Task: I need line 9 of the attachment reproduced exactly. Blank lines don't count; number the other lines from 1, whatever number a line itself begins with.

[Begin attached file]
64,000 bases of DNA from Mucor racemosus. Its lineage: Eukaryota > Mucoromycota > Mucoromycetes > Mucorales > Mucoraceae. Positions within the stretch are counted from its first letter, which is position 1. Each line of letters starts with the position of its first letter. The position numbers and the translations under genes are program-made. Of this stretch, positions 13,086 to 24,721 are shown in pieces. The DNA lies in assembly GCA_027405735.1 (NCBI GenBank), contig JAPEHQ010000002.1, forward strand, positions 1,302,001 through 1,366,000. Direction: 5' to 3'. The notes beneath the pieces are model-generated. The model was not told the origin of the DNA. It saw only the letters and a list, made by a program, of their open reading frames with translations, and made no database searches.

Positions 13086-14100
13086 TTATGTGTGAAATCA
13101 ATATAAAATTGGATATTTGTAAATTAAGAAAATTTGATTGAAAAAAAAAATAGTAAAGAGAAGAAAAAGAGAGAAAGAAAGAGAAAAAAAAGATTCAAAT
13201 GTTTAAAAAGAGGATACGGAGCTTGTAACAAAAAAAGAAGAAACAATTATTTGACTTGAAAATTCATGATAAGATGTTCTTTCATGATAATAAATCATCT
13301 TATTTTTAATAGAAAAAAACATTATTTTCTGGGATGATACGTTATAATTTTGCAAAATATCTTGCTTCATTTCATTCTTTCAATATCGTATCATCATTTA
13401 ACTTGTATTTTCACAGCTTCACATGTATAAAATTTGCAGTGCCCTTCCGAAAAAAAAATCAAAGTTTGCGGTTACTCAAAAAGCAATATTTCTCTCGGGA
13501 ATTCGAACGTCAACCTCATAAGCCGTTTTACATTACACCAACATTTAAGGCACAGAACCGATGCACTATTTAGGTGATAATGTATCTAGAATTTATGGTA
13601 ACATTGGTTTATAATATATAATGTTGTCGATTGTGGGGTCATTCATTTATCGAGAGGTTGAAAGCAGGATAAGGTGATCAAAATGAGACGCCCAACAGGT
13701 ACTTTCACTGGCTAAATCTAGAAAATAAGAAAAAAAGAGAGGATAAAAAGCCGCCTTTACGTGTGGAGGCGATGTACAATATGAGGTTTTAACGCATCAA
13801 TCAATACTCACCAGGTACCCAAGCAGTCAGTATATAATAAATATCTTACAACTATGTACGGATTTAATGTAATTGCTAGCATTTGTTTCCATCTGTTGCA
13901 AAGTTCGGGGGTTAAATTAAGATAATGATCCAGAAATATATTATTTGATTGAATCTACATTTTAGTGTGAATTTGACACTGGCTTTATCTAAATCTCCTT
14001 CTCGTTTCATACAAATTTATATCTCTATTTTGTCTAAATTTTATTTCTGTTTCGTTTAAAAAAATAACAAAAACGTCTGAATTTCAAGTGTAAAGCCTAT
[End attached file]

13601 ACATTGGTTTATAATATATAATGTTGTCGATTGTGGGGTCATTCATTTATCGAGAGGTTGAAAGCAGGATAAGGTGATCAAAATGAGACGCCCAACAGGT